The addition of Digital Makeup in Falling Skies actually expanded the use of practical effects. I know that may shock some of you to read. In a time when computer Generated Imagery frequently replaces the practical world, this syndicated, wrapped series bucked the trend. Practical makeup artists used the computer as one of their tools, not a visual effects studio, to improve what they made sculpting rubber and glueing it to actors.
This series, the Digital Makeup Chronicles, explores these effects, and discusses how practical and digital worked in tandem.
After all, it is not every day you get to do something different.
A Little Hemlock
In 2014, the Digital makeup Effects team (dMFX) at MastersFX Studios mildly stunned everybody with a practical/digital hybrid werewolf transformation for the second season of Hemlock Grove — following up on a successful all CGI version the year prior by a traditional VFX studio. The transformation relied heavily on practical elements to provide “reality” to the effect, while using digital tools to “glue” them together with live actors. The sequence was nominated for a Visual Effects Society award, and showcased an unusual choice in the current climate of Computer Generated Imagery: to eschew CGI as much as possible. It is a bit of an odd approach these days, and a complete turnaround from decades ago — where every effect was practical, and the digital tools were brought in to do the special trick — we were turning that around. In this case the special trick was the practical effect, and the power of digital compositing, CGI, and 3D tracking were the current standard. It was definitely kicking against the trend.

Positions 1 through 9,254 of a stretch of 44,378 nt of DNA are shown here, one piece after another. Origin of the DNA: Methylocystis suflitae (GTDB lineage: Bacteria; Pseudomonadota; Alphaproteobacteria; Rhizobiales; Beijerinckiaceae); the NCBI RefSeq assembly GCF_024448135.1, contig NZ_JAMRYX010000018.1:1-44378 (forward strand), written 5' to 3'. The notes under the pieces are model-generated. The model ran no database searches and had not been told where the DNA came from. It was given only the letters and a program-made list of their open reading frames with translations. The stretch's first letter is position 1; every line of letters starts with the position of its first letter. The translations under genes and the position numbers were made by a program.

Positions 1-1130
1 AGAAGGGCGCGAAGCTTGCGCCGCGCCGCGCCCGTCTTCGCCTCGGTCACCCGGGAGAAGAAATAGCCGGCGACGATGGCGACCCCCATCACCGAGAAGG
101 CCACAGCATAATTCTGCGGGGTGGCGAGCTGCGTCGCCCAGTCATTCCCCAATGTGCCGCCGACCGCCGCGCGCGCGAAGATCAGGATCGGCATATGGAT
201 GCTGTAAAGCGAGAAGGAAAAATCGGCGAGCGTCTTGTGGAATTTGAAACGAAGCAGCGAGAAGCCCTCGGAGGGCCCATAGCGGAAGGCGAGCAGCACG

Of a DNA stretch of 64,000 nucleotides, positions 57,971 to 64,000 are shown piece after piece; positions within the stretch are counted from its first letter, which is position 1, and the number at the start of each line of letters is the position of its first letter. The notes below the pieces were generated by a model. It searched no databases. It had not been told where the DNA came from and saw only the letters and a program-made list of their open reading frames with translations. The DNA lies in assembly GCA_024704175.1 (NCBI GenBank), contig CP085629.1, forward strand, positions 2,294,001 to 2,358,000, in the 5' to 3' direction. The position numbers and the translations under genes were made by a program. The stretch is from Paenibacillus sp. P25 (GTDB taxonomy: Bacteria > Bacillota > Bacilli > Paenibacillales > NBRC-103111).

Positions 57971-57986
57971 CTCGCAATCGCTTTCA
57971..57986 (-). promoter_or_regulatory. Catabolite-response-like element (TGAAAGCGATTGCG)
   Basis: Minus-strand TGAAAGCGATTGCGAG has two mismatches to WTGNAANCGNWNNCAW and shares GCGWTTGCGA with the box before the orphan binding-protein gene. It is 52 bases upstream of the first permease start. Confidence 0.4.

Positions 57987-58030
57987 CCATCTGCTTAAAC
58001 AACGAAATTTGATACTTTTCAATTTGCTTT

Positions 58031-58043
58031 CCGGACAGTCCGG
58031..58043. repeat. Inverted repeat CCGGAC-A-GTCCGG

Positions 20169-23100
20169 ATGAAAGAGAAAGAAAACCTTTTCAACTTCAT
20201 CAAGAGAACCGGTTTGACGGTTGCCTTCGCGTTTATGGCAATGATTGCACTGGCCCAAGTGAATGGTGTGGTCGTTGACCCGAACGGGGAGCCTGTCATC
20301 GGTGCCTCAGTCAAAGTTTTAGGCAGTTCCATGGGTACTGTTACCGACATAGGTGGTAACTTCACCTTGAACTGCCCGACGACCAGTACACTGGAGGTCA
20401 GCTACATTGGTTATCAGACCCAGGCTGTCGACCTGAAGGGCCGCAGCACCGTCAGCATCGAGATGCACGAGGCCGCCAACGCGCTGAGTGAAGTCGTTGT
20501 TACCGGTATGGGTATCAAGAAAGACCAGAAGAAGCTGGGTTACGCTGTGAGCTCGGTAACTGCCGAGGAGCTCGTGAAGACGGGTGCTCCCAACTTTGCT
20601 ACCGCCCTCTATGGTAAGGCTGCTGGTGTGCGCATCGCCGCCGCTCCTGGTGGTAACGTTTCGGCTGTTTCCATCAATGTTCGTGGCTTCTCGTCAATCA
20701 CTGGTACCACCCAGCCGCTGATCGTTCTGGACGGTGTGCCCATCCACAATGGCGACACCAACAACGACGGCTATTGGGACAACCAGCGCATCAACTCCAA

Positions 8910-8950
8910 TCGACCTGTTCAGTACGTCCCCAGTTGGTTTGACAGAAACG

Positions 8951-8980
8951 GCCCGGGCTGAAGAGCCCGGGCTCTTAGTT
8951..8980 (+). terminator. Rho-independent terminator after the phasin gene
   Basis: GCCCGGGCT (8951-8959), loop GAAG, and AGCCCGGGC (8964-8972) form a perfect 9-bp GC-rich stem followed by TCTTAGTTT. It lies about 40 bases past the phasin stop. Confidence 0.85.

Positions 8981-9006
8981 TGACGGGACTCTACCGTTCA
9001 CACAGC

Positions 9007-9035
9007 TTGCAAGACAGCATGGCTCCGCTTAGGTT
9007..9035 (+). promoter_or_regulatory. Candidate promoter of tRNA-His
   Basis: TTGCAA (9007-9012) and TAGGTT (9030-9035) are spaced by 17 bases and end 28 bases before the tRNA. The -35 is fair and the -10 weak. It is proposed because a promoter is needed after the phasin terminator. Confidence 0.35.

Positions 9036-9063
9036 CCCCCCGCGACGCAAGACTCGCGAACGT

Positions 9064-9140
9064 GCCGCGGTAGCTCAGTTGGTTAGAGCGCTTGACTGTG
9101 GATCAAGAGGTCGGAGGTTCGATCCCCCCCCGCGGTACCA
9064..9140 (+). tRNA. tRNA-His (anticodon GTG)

Well, we kept kicking.
The fourth season of Falling Skies introduced a new species of alien/human hybrid — only seen in a mutant early stage (some of the design work here.) The more advanced version of this creature, reserved for Season Five of the series, was coalesced from these designs, and introduced as a new character created by the alien invaders (and the artists at MastersFX.) This character became another showcase for the methods introduced in Hemlock grove.